Hackers have broken into the servers of RSA, the security division of EMC, and stolen information related to the company's SecurID two-factor authentication products.
That's the astonishing announcement made by Art Coviello, RSA's executive chairman, in an open letter published for the firm's thousands of corporate and government customers around the world.
Many companies and organizations use RSA's SecurID tokens - which display a sequence of numbers that change every 30 seconds or so - as an additional level of security when staff log in to their networks. You may also have been given something similar by your online bank, as a means to authenticate that you are who you say you are when you try to access your account.
Coviello doesn't give much information about the nature of what he calls the 'extremely sophisticated cyber attack' against the company, and the precise risk to customers is unclear, but he does say that the stolen information 'could potentially be used to reduce the effectiveness of a current two-factor authentication implementation as part of a broader attack.'
RSA says it will be providing its security customers with 'immediate steps for them to take to strengthen their SecurID implementations.'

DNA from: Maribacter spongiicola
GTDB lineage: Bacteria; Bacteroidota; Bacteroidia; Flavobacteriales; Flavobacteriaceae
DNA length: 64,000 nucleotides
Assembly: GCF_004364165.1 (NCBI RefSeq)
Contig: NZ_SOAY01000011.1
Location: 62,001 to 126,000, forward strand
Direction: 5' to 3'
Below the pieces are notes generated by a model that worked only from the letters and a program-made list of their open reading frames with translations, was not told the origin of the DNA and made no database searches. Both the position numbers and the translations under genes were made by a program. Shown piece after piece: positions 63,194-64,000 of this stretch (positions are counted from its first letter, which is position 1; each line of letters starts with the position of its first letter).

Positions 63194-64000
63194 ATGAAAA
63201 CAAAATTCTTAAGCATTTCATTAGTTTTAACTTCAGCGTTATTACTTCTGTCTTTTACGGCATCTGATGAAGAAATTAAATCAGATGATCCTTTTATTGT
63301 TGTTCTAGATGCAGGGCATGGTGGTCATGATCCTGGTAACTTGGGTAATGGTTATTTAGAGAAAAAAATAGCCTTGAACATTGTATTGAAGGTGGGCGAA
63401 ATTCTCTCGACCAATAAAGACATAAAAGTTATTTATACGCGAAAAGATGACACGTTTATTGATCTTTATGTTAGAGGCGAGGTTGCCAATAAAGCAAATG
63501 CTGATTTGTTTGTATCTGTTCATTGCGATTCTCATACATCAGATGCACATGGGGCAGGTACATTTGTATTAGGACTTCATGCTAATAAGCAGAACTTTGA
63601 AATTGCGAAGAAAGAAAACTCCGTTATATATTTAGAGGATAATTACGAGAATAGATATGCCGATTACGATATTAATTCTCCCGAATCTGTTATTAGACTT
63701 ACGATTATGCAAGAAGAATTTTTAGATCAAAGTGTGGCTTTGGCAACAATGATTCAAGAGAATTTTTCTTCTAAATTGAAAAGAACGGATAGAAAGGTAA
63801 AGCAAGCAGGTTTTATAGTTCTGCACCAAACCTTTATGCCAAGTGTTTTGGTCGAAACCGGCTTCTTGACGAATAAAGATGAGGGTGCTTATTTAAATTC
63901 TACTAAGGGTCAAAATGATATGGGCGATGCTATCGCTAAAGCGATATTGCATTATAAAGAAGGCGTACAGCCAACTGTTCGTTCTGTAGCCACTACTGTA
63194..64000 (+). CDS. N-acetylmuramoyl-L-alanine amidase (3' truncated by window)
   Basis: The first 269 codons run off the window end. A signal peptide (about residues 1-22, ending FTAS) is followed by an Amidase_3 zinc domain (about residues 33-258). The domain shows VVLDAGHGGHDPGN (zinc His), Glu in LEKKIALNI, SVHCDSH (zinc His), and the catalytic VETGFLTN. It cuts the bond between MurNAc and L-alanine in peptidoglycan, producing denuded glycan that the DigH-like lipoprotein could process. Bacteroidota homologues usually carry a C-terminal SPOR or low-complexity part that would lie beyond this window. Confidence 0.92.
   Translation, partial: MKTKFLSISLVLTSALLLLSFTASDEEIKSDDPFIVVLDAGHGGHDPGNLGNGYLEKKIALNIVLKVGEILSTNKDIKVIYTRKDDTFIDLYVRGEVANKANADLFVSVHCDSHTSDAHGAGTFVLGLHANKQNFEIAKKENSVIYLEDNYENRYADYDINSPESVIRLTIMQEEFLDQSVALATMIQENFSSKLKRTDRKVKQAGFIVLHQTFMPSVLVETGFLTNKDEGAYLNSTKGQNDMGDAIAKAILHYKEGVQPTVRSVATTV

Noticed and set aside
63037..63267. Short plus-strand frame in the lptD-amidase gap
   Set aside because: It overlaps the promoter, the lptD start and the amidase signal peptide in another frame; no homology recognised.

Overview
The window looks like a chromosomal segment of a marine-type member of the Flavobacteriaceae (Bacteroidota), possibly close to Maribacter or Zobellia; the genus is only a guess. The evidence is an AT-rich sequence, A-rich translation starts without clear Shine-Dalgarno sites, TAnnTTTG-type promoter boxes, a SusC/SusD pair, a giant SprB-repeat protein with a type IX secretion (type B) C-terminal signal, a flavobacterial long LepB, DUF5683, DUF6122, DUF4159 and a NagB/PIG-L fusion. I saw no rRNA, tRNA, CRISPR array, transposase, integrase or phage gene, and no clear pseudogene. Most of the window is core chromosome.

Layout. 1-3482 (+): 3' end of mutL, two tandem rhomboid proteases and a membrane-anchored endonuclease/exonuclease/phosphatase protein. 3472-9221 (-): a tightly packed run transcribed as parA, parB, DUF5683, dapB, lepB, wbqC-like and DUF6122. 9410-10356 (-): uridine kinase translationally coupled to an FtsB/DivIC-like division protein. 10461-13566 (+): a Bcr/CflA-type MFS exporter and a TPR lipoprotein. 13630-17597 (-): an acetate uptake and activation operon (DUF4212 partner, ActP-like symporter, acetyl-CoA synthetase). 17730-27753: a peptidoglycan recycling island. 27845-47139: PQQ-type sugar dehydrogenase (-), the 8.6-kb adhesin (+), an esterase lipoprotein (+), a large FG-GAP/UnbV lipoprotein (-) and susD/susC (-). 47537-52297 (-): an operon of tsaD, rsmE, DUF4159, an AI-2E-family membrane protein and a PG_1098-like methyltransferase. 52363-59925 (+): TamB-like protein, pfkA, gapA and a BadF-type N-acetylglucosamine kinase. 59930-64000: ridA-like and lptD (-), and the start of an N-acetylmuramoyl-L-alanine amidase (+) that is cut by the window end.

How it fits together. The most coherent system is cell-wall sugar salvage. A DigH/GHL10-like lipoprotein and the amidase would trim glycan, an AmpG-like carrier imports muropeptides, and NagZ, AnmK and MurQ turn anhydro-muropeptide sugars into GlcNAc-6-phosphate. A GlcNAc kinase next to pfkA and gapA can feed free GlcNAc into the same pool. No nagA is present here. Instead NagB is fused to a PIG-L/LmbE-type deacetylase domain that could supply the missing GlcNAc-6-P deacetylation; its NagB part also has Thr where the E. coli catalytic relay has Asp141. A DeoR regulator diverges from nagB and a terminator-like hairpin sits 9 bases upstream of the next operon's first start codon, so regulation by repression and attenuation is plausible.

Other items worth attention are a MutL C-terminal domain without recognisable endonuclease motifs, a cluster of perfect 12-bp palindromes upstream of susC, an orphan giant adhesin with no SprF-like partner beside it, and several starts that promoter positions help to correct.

In a filing with the Securities and Exchange Commission, RSA published the following recommendations:
* We recommend customers increase their focus on security for social media applications and the use of those applications and websites by anyone with access to their critical networks.
* We recommend customers enforce strong password and pin policies. We recommend customers follow the rule of least privilege when assigning roles and responsibilities to security administrators.
* We recommend customers re-educate employees on the importance of avoiding suspicious emails, and remind them not to provide user names or other credentials to anyone without verifying that person's identity and authority. Employees should not comply with email or phone-based requests for credentials and should report any such attempts.
* We recommend customers pay special attention to security around their active directories, making full use of their SIEM products and also implementing two-factor authentication to control access to active directories.
* We recommend customers watch closely for changes in user privilege levels and access rights using security monitoring technologies such as SIEM, and consider adding more levels of manual approval for those changes.
* We recommend customers harden, closely monitor, and limit remote and physical access to infrastructure that is hosting critical security software.
* We recommend customers examine their help desk practices for information leakage that could help an attacker perform a social engineering attack.
* We recommend customers update their security products and the operating systems hosting them with the latest patches.
No doubt more information will begin to come out soon, as RSA's clients reveal what else they have gleaned from the company.
There's no mention of it in Art Coviello's letter to customers, but I would imagine that the firm has informed the computer crime authorities. RSA is, after all, the victim of a criminal act.